The 80th Birthday Concert
From One Final Note-

by Dan Rose
7 November 2005

George Russell is one of those shadowy figures in jazz history. He's name-checked as an influence. He's credited with adding or even changing that history. However, he's seldom heard. Like most important shadows, the reasons for this obscurity are more than a little convoluted. Recurring illness dogged him early, forcing him into inactivity just when he might ascend.  His idea of jazz ain't easy to swallow; being a free thinker led him into the rarefied air of the contemporary composer and a tendency to combine the most disparate elements of the music. However, he's not the dogged avant-gardist the free-ist thinkers might want. His idiom is the unwieldy and out of fashion big band or large ensemble. In the end, he's known more as a theoretician and author, putting to paper ideas that would influence the likes of Miles Davis and Michael Jackson.

This release, a two-disc compilation of live tracks from his 80th birthday celebration, gives an overview of what many have been missing. It's a career-spanning event documenting Russell conducting his 20-years-plus big band project, The Living Time Orchestra. This shadow is alive and very much kicking.  Disc one starts sweet. Palle Mikkelborg begins with a wonderfully evocative solo trumpet. When the band joins slowly behind him, they create an impressionistic texture that is both soothing and rife with creative tension—no mean feat. Other soloists rise and fall behind him, either in dialogue with Mikkelborg or playing a propulsive riff in counterpoint. The whole, way too short tune displays a composer who is a master of using the full palette of his band, a composer who juggles dynamics and tension in a way that pulls at the listener and begs for repeated listening.

After a small speech (Russell sounds frail, though very much aware), the much lauded (well, as lauded as the criminally marginalized can be) “Electronic Sonata for Souls Loved by Nature” begins a little sour. After a humorous rap/chant a la Sun Ra, the tune goes all late period Miles Davis jazz funk. Just before the sonic ipecac can do its damage, we're saved by a quiet, electronic interlude. So gorgeous is this, all is forgiven.  Quiescence gives way to a running bass line, electronic scribbles, and varied atonal horn passages. There's a slow build and intensity, a bit free jazz meets Stravinsky. Bracing in the best way. Then the funk returns, though this time it's an engaging vamp. After a brief interlude into chamber jazz, a prog-like episode, and finally we're brought home with a meaty big band stomp (with some nifty atonality for spice). It's the long way home, with only one misstep.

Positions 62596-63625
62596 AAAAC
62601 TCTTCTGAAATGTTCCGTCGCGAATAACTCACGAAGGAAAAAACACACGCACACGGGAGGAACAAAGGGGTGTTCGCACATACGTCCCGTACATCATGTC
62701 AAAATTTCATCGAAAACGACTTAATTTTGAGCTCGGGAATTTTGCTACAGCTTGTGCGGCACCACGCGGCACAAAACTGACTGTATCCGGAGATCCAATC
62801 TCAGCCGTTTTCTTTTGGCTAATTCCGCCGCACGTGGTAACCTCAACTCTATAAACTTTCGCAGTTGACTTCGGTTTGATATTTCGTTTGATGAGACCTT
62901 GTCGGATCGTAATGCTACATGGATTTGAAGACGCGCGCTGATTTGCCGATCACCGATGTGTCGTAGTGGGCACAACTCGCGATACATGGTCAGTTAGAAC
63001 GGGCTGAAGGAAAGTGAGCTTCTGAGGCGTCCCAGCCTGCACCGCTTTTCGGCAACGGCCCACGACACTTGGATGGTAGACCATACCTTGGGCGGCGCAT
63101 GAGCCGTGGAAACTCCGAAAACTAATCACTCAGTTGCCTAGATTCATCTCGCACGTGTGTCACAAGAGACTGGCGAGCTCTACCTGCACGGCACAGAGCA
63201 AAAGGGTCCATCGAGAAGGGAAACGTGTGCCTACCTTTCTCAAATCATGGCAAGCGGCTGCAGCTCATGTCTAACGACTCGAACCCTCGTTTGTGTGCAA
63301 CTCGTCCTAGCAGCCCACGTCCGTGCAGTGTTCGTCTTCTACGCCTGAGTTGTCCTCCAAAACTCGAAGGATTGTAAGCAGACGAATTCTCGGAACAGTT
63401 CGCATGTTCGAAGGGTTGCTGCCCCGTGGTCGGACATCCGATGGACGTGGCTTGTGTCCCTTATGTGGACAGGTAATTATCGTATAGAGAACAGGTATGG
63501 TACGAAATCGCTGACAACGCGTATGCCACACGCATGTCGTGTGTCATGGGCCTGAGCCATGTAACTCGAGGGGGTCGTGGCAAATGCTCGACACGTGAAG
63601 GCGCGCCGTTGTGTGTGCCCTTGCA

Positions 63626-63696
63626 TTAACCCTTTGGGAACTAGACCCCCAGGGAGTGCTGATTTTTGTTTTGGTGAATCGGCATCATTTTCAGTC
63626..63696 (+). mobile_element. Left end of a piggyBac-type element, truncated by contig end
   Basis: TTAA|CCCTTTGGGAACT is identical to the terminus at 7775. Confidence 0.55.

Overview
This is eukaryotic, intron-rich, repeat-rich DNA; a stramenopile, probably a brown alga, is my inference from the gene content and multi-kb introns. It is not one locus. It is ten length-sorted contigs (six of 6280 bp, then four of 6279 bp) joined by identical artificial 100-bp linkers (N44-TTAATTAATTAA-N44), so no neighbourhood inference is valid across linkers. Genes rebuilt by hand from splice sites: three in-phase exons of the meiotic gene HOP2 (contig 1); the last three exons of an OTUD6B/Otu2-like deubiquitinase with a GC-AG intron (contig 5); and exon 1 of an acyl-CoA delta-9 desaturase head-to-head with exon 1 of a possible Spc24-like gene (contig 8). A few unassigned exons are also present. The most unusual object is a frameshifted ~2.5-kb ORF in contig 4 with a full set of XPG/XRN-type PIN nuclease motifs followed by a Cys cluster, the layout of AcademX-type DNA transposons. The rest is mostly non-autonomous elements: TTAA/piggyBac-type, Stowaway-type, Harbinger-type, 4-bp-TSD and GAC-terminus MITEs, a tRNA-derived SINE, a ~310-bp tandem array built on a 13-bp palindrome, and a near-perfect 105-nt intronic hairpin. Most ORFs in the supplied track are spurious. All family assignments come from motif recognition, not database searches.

Disc two starts with an even longer trek through jazz varieties. Here free jazz squiggle meets New Orleans romp, then moves into more big band funk, stops off at an ambient soundscape (with the incredible Mikkelborg dueting with Mike Walker's guitar) and takes several forays into big band swing and storm before exploding to a stop. In the space of 40 minutes, the past, present, and near future of jazz, particularly the large ensemble variety, is masterfully woven into one big, bright tapestry. The disc closes with a wonderful head scratcher. It's a piece built on a Miles Davis solo from his tune “So What”. Sounding little like the signature tune (hints appear here and there, like something stubbornly half remembered), Russell does what he does best. He finds textures and colors hidden to everyone but him and transcribes that to wide sounds. Remarkably, it seems to grow organically, more biosphere than big band gig.

Here are two discs crammed with ideas. Ideas mean little if the mind that crafted them is slight. If sometimes overreaching and a little too inclusive, Russell is anything but slight. He's both historian and history maker. To these ears, there are bits of that history I'd like to forget (see lowbrow jazz funk). That said, the level of creative imagination, musical sophistication, and sheer daring Russell seems to effortlessly evoke steals the breath. His band ain't too shabby, either.